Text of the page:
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I really not a big fan of mini Dv as an archival medium. A better choice would be DVCam. DVCam has widder track widths and is considered more durable. Various Time Codes are supported also. However, DVCam is a Sony format and is not supported by your GL1. An alternative would be to purchase (rent?) a component to FireWire transcoder. Laird http://www.lairdtelemedia.com/ makes several models to fit the bill. I use the Laird to convert my old Betacam SP tapes and can attest to the high quality of the dubs.

Jeff
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Old December 4th, 2002, 04:02 PM   #5
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Thanks a lot Jeff, you're a fountain of very useful information! :-)

I can only imagine how much better a transfer using the firewire transcoder (Laird) must be compared to transferring from the BetaSP using S-Video or composite.

I think you are exactly right about archiving with MiniDV too. I'm going to follow your advice, and for "real" archival purposes I am going to have the D-2's masters transferred onto Digibeta (and maybe even burned onto DVDs as well).

Then, I will try and find a place where I can rent both a BetacamSP deck (Sony PVW-2600, 2650 or 2800) and the Laird LTM-550 or LTM-FFP transcoder and copy my working tapes onto Mini-DV using my GL1.

Would it be fair to say, that if I use the video on the Mini-DVs created from my BeatSP tapes and edit from the MiniDVs using Premiere6 and then use DVD authoring --- that the resultant quality will be at least as good as that derived when editing the BetaSP to D-2 and then dubbing onto VHS? (Weakest link being the VHS part.) Or does such a conclusion fall into the realm of subjective opinion?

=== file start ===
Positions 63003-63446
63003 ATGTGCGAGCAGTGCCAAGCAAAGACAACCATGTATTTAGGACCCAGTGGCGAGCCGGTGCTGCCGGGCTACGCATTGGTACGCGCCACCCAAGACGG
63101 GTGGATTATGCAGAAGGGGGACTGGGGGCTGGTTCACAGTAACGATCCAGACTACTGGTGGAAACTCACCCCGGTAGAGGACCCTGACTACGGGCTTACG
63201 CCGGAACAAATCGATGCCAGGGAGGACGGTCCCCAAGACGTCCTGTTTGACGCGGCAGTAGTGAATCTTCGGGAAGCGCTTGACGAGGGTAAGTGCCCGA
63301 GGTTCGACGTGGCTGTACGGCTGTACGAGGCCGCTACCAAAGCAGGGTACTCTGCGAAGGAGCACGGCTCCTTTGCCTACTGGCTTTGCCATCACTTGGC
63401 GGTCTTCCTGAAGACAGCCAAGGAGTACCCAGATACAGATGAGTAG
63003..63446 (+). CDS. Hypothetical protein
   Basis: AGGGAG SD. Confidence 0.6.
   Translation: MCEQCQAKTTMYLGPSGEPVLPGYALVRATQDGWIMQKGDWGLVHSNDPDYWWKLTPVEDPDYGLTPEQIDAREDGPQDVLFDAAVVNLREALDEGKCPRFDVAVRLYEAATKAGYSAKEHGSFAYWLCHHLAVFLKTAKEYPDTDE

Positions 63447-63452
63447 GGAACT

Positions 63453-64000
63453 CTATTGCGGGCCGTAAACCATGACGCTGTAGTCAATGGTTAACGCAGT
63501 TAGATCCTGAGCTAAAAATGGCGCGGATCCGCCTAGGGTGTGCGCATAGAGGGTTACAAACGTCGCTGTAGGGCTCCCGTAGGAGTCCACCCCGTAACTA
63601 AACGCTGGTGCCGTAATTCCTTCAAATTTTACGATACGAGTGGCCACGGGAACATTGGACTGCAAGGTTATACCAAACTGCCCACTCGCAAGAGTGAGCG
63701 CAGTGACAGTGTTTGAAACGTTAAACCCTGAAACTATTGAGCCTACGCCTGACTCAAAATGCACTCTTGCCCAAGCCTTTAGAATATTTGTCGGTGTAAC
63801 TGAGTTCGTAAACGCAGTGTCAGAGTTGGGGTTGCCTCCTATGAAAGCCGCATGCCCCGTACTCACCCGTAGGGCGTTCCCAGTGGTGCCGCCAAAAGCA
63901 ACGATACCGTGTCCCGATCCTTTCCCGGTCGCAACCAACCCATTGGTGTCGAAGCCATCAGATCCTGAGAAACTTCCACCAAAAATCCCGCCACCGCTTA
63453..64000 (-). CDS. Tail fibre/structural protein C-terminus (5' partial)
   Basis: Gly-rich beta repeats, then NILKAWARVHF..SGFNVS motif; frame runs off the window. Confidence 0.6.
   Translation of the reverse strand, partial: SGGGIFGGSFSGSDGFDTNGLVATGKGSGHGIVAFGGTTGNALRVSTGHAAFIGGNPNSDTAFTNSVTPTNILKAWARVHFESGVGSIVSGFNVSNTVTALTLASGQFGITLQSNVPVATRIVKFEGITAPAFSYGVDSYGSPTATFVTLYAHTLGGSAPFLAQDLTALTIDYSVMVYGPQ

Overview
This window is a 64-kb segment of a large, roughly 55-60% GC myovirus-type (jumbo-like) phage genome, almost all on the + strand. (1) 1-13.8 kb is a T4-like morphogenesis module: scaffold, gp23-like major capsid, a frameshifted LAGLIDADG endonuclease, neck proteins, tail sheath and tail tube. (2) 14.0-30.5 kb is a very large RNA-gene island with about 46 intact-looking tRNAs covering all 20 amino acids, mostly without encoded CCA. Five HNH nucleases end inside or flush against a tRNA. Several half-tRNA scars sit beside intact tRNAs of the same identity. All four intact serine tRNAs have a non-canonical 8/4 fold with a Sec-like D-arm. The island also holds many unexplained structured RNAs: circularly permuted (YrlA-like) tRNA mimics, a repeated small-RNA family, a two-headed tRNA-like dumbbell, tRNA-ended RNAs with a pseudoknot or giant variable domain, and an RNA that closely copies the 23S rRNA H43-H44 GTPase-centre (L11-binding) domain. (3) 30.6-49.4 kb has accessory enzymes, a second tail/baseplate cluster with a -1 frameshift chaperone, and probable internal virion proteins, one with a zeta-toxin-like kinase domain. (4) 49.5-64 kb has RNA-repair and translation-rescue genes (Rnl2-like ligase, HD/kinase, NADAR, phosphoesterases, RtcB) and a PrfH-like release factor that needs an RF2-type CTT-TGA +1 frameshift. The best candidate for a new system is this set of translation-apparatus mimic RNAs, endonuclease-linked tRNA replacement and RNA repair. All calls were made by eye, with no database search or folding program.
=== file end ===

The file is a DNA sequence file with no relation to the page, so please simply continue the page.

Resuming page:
You mentioned that: "I use the Laird to convert my old Betacam SP tapes and can attest to the high quality of the dubs." Do you dub directly onto a hard drive or if you dub to tape, which tape format do you choose for your dubbing?

Do you ever rent out your equipment or can you refer someone that does? Someone on the westcoast of Florida (Sarasota area) might, but the chances of finding them is probably remote...

Thanks again for your input; I have already gone from knowing absolutely nothing to being almost smart enough to be dangerous... :o)

Ed
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Old December 5th, 2002, 09:23 AM   #6
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The DAC-2 from Datavideo will perfectly do the conversion job for less than 1k$. See http://www.powervideo.com.cn/ecpsj/datavideo/dac-2.php
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Old December 5th, 2002, 09:43 AM   #7
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The video quality is excellant and rivals the Laird. It does not offer balanced audio and additional equipment would need to be rented or purchased. It's not a big deal, it's just not an all-in-one solution. But the price is very attractive. I don't know of any rental houses that rent it though. They prefer the heavier (all metal) contruction of the Laird.

Jeff